Lou Worldweaver and Laurel Weaving Willow

Heart to heart communication.Communication is the activity of sharing thoughts, ideas and messages. We do this primarily through words, body language and facial expressions. Our message is sent through a specific frequency which the receiver must be tuned into.

As simple as communication can be, breakdowns happen frequently. The most common being the frustration of being misunderstood or unheard. Successful communication is achieved when there is a clear transmission and reception of the information.

Communication is a foundational cornerstone of any relationship. When the channels of communication are open and clear, there is more harmony, satisfaction and intimacy. However, when the channels are blocked or obstructed, the relationship becomes confusing, tiresome and stressful.

The most common way communication breaks down is when we express ourselves or listen through our emotional filters. If for example, we are trying to tell our partner about something they did that made us feel hurt, the emotional pain will affect how we express ourselves. We end up blaming and shaming our partner for how we feel. Our partner receives this communication through their own emotional filters, like guilt or resentment. This usually triggers a defensive counter attack or they shut down to what we are saying.

Regardless of which emotions are at play, the outcome is usually the same. Both parties end up feeling hurt, frustrated, bitter, resentful, angry, unheard, disrespected and misunderstood. These feelings sit between them in a heap of emotional toxic waste, dormant and suppressed, only to be resurrected when a similar incident arises. As more issues go unresolved, the troubled pile expands into a mountain, pushing the partners further apart. They end up feeling alone, abandoned, miserable, hopeless and unfulfilled. Whenever they come together, all they see is the unsettling emotional pain. Eventually, the discomfort is so unbearable, they end the relationship.

No relationship needs to suffer this fate. The Talking Stick is an excellent communication tool for breaking through the challenges of being heard and understood. It comes from a century’s old tradition, originating from the First Nations People of North America. The Talking Stick was used to settle disputes, disagreements or dissolve personal agendas. It was also used in council meetings to ensure everyone’s voice was heard.

To ensure communication is clearly transmitted and received, all participants are required to follow a few simple rules when using the Talking Stick.

  • It’s important to be in a private space away from any distractions or interruptions with both people comfortably seated facing each other.
  • They must agree to speak openly and honestly about the current issue without dragging the past into it.
  • They must also agree not to let their emotions take over and give in to the impulse to make themselves right and our partner wrong.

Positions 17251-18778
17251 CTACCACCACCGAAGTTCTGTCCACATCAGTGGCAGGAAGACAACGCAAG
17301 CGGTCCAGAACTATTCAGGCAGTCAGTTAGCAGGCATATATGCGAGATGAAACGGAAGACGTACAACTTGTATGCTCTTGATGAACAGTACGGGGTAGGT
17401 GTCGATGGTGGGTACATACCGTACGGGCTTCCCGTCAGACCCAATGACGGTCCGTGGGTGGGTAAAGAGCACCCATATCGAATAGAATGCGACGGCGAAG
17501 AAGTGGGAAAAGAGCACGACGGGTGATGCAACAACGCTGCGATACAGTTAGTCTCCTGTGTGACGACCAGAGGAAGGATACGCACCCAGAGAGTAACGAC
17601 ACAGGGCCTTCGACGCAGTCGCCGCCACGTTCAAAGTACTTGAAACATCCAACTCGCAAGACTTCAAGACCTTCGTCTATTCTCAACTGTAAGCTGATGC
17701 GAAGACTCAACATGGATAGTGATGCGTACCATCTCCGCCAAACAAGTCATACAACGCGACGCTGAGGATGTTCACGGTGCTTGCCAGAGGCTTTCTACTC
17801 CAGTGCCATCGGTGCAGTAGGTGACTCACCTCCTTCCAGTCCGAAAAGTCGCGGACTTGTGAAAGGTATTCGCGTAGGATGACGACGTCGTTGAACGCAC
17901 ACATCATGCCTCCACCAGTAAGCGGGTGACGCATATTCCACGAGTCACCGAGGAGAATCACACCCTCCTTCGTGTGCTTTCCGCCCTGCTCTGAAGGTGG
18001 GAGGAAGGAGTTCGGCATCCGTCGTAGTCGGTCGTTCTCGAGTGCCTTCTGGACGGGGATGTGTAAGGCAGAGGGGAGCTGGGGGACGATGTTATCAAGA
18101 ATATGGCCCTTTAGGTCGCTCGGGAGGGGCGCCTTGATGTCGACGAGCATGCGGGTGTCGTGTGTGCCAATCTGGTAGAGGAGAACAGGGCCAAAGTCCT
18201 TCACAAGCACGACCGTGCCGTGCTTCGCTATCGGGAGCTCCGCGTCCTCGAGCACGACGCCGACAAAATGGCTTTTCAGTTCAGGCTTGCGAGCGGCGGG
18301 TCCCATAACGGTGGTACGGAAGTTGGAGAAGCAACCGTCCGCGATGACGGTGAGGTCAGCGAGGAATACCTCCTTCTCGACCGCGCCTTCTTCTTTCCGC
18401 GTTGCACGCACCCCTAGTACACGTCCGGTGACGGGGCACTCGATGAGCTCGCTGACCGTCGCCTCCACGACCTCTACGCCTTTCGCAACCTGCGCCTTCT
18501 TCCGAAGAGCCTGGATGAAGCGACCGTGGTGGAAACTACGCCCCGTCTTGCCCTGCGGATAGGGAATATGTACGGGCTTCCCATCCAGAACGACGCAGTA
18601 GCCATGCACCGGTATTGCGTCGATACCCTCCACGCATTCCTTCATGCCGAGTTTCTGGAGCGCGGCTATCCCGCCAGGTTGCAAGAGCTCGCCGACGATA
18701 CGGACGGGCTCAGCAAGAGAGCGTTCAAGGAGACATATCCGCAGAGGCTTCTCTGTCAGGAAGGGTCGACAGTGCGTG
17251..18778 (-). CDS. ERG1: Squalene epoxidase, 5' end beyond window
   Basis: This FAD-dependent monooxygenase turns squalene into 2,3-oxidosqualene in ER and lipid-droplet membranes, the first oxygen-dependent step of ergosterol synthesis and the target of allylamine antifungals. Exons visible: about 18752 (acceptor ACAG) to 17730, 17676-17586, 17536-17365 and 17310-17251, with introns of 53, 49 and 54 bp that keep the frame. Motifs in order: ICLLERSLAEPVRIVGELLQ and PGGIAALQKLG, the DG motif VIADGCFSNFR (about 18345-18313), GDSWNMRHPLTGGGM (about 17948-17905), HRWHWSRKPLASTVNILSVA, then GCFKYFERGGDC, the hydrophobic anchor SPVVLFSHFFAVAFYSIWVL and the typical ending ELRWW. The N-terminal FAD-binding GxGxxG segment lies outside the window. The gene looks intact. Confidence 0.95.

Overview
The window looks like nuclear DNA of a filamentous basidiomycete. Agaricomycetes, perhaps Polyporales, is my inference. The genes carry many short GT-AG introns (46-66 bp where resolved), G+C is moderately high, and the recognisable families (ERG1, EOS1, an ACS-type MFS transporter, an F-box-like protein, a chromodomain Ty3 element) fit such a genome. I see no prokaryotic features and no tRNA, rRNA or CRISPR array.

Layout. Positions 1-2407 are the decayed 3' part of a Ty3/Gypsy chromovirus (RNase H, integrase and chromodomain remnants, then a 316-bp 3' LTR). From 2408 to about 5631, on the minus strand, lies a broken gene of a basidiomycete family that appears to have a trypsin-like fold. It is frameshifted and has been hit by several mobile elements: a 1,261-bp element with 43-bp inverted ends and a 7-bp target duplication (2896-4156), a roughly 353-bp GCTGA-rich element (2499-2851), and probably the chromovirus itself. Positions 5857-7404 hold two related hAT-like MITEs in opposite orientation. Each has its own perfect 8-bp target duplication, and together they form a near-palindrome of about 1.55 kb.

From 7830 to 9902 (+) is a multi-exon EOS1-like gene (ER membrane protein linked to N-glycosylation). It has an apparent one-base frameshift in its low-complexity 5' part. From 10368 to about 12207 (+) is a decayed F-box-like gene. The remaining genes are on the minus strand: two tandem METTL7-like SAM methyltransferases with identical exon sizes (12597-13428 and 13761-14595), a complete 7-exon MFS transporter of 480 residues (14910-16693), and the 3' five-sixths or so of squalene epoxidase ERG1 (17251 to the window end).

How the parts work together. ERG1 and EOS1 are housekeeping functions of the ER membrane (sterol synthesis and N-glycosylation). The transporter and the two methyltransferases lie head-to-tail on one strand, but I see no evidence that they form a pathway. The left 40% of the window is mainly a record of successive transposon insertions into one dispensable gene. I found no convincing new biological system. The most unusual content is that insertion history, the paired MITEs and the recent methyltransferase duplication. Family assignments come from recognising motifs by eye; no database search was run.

• The person holding the Talking Stick is the speaker, they have the right to speak and share their point of view. Their partner, the listener, agrees to listen silently and attentively.
  • Once the speaker has finished, the listener takes the Talking Stick and shares their understanding of what was said.

They are not to express their opinion or defend themselves by explaining their side.

  • If the speaker doesn’t feel satisfied their partner has understood what was said, the speaker takes the stick and clarifies their communication, then the listener reiterates what they understood. This process continues until the speaker is content they have been heard.
  • The roles are then reversed, the listening partner becomes the speaker by sharing their point of view while the other becomes the attentive listener.

A successful Talking Stick session does not involve trying to get the other person to agree with our point of view. Its purpose is to create a climate of mutual respect in the relationship. Regular use of the Talking Stick helps both partners learn to speak clearly and honestly while listening impartially, without being defensive.

Making a Talking Stick can be a fun and enjoyable experience for everyone involved, including children. It is made from a tree branch which is decorated with items from nature. Talking Stick imageThere should be representations from the mineral, plant and animal worlds of Grandmother Earth. Things like crystals, rocks, seeds, bark, feathers, figurines, leather and fur can be used. Each item will hold the energy of the world it is from, along with the personal meaning it has for whoever is making the Talking Stick. The mineral world will help us find the strength to be in our own circle of power, holding a stable and grounded stance for truthful, honest communication. The plant world helps us find the self-trust to share our feelings with an unrestricted open heart. The animal world helps us to listen with an unbiased open-minded receptivity.

You may already have a stick at home that will suit your needs, if not, you can go for a walk in nature with the intent to find the branch for your Talking Stick. If you end up taking a branch from a tree, the traditional way is to take only what is needed and then show respect to the tree by leaving a token of gratitude like a pinch of tobacco or a personal item at the base of the tree. Once the Talking Stick is finished, it can be hung on the wall where it is easily accessed by every member of the family.

The power of the Talking Stick cannot be denied. The principles behind its use are profoundly effective. Making a conscious choice to apply these principles will help to hone communication and listening skills as well as improve the quality of any relationship.

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